By Julie Christensen
Horsetail plants (Equisetum) have been around for thousands of years. The earliest species – found in coal beds dating to the Paleozoic Era – were the size of trees. Today, horsetail plants range in size from 4 inches to 3 feet, but they resemble the ancient plants in form and shape. Horsetail plants are high in silica and have a gritty feel. Pioneers – and even campers today – used the plants to scour pots and pans.
Over 25 species of horsetail plants exist, including annual and perennial types. Some species have a vertical, grass-like form, while others are fern or fan-shaped. Horsetail reeds (Equisetum hyemale) are the species most commonly grown in landscapes. These tall, grass-like reeds have bright green, jointed stalks. Horsetail reeds, with their exotic, vertical forms, seem tropical, but they’re hardy in US Department of Agriculture plant hardiness zones 3 through 11.
Depending on the situation, horsetail plants can either be a modern looking landscape accent plant, or a disastrous invasive that is extremely difficult to get rid of. So we are covering it from both perspectives.
Horsetail reeds grow wild near bogs and wetlands throughout the world. In the home landscape, they make a striking statement when planted en masse near a pond or water feature. Keep in mind, though, that they spread quickly and can become invasive.
Thin them out annually or grow them in containers to keep them in bounds.
Plant horsetail reeds in partial sun and in moist soil that’s somewhat acidic and not overly rich. Water the plants frequently to keep the soil consistently moist. Chances are, you won’t encounter any disease or insect problems. Your biggest problem is likely to be controlling this plant.
Controlling Horsetail Plant
Horsetail plant, in all its forms, grows best in poor, sandy or gravelly soil. Some species need moisture, while others are quite drought tolerant. In the right landscaping situation, horsetail plants create an elegant, modern look. All too often, though, horsetails become invasive pests. They’re especially unwelcome in livestock pastures because they’re toxic to cattle and sheep.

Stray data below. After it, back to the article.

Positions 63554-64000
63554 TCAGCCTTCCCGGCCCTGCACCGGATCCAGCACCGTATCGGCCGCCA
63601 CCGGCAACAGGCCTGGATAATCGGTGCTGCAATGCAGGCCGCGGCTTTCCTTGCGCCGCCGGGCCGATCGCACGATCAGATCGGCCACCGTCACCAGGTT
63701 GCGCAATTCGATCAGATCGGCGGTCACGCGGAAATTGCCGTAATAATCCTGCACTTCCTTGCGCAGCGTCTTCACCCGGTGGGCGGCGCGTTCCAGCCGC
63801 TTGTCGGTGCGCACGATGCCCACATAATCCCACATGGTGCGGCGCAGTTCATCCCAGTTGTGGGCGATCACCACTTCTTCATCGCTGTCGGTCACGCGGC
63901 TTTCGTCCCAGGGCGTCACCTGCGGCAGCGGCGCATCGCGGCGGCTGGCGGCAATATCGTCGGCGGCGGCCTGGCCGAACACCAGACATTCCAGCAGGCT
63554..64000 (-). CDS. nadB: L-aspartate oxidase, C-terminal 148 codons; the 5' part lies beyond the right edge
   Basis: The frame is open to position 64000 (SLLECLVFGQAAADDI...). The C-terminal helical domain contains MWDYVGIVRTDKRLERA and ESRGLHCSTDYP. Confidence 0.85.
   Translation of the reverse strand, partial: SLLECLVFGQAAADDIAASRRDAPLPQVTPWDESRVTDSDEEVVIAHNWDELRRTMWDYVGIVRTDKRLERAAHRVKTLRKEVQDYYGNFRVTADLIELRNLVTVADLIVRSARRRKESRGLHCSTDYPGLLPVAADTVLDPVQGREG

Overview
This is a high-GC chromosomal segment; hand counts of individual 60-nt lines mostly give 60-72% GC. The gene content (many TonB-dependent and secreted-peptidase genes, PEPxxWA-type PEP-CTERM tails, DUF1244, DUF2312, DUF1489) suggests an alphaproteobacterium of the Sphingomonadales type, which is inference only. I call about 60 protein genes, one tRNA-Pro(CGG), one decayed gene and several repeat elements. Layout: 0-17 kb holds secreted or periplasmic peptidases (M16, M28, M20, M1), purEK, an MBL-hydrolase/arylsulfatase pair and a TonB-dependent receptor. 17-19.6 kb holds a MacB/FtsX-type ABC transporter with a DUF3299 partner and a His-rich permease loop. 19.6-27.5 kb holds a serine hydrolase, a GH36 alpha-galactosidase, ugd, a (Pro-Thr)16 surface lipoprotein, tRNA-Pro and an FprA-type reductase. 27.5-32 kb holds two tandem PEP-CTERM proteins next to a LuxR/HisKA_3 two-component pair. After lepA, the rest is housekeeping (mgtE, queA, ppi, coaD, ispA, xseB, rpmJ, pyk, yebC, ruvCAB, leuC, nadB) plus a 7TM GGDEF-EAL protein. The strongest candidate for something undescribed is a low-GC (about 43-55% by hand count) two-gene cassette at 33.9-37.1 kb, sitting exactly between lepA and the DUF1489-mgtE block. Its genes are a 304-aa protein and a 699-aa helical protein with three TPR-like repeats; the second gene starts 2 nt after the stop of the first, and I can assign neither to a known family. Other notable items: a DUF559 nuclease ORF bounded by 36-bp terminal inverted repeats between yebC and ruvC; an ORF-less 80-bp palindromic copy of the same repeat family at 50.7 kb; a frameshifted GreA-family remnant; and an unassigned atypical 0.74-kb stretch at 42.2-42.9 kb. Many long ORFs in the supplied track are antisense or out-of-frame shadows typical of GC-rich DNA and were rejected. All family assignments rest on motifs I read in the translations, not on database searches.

If you’ve got unwanted horsetail plants, prepare yourself for a fight to get rid of them. Horsetail plants spread through both spores and underground rhizomes. The root system is wide-spreading and cut plants easily grow back. Smothering does not work either. The only organic method of control is to constantly cut every shoot back to ground level while simultaneously improving the soil to make it drier, richer and more alkaline. It may take several seasons to eradicate it this way.
The other option is a systematic herbicide. Spray the area with an herbicide labeled for treating horsetail plants, such as one containing triclopyr. Follow the package directions carefully and apply the herbicide on a windless day to avoid drift and herbicide injury to desirable plants. Once the plants have died back, improve the soil. Amend the soil with compost or manure to improve its texture, fertility and drainage. Horsetail plants prefer poor growing conditions and may not grow in fertile soil. Plant the area thickly with grass or perennials or lay down landscaping fabric and mulch the area.
For more information on growing – or getting rid of – horsetail plants, visit the following links:
Horsetail from the Washington State University Extension
Horsetail from the University of Minnesota Extension
Controlling Horsetail Plant from SFGate
Julie Christensen learned about gardening on her grandfather’s farm and mother’s vegetable garden in southern Idaho. Today, she lives and gardens on the high plains of Colorado. When she’s not digging in the dirt, Julie writes about food, education, parenting and gardening.